Imagine you’re at Trader Joe’s, searching for some tasty sustenance. You take a look at the fresh lunches, seeing plenty of promising options, but nothing groundbreaking. Your hopeful eye keeps wandering and suddenly, a vibrant, spicy lime avocado chicken salad catches your eye—exotic, fresh, protein-rich. You check it out, reading the enticing ingredients and knowing everyone in the office is going to go berserk at the sight of it! You glance unsuspectingly at the expiration date and the perfect image shatters—this salad expires today! Oh, for the love of God, yet another decision to be made at lunchtime. You have two choices: search for a safer, longer-lasting product, or say “YOLO” and gobble up that spicy salad with no regrets.
But what if that lunch was actually a relationship? What if the sea of viable options was actually “the other fish in the sea” and the enticing (but quickly expiring) salad was really a relationship with a set expiration date? Now, I’m no psychologist here, but do you see any correlation between your wild or not so wild meal choices? As a survivor of relationships with known expiration dates (and food poisoning), I prefer to chance the situation and let the chips fall where they may, even if I’m picking up my heart after.
You can currently find me in round three of “this relationship could expire in x amount of months.” I work abroad, and I’ve never stayed anywhere longer than about a year. Dating never begins the same way, but my oh so stubborn mantra of “no men this year” inevitably wanes, and I succumb to the pain and pleasure of a relationship understood to be expiring. Sometimes, it can even be a good thing. So, let’s start with the silver lining. How can a temporary relationship yield any positivity?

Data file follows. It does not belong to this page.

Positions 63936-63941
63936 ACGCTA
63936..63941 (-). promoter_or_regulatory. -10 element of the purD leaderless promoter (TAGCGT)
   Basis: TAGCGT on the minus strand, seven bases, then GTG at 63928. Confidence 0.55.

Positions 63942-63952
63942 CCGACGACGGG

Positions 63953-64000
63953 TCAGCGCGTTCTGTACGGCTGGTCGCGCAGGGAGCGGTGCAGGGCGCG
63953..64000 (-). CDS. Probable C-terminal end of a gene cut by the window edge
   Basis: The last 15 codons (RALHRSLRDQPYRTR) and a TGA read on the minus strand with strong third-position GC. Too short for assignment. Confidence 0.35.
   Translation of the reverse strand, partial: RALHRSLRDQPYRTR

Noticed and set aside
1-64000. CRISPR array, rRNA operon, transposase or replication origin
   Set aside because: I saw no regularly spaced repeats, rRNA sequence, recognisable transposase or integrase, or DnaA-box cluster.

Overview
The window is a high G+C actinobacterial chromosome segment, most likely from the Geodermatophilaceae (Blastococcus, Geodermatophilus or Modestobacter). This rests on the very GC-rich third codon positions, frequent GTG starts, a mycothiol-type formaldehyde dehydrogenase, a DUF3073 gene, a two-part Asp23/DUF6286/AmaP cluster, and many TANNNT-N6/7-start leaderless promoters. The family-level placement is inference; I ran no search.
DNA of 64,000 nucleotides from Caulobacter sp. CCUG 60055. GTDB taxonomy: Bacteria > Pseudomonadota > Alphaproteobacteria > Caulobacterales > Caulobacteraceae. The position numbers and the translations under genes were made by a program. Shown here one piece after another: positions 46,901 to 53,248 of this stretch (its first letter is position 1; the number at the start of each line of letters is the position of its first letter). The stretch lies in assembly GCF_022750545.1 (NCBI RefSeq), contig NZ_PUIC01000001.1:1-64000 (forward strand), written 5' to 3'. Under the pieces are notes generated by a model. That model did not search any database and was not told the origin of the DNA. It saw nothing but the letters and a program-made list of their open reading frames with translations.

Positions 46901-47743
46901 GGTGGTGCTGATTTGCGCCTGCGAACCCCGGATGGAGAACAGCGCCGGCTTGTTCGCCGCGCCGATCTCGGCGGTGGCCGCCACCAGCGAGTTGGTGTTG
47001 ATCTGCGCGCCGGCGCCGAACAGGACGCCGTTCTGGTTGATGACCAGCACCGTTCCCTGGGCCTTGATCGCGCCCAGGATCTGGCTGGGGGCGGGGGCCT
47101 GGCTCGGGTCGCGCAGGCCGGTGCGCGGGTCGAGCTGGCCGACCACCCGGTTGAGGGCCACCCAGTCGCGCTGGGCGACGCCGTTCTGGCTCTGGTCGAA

Trying to piece together a prosperous future for two is no easy task in the modern world. Relationships will always be challenged by things like career moves, family, and die-hard habits. If you’re dating someone temporarily, normal red flags you’d consider “deal-breakers” in a long-term partner hold less importance in a short-term relationship. For me this is often a partner’s lack of healthy practices (smoking, eating or drinking norms, etc.) or emotional incapability (because not everyone has the best shoulders on which to cry). Or, let’s be honest, maybe you’re the one who is scared of being emotionally transparent and prefers to keep things light and free, knowing the odds of “together forever” these days is far too seldom anyway.
Being willing to date frequently also reveals your personal weaknesses and gives you the chance to discover what you cherish or can’t stand in a partner.
But let’s look at this scenario from the romantic movie perspective and consider the downsides to short-term relationships (which are plentiful). Perhaps you’ve checked out a book from the library and can’t seem to return it. Your due date is closing in and you start to become a rebel… but with a cause this time? Hearts pop out of your eyes as you blurt out those three dicey words (despite your better judgment) and you find yourself reassessing your goals, imagining how this person could fit into your story.
The negative aspects appear in this moment. What the heck are you supposed to do when one of you has to move, and how do you treat each other with love and respect in the agonizing process? I won’t lie and say these experiences haven’t affected me in negative ways, and I see now that I’ve become a somewhat cold skeptic of “forever” commitment. But being a skeptic (or a realist) doesn’t stop me from always giving it a shot. Maybe one of these days an expiration date will turn out to last a lifetime.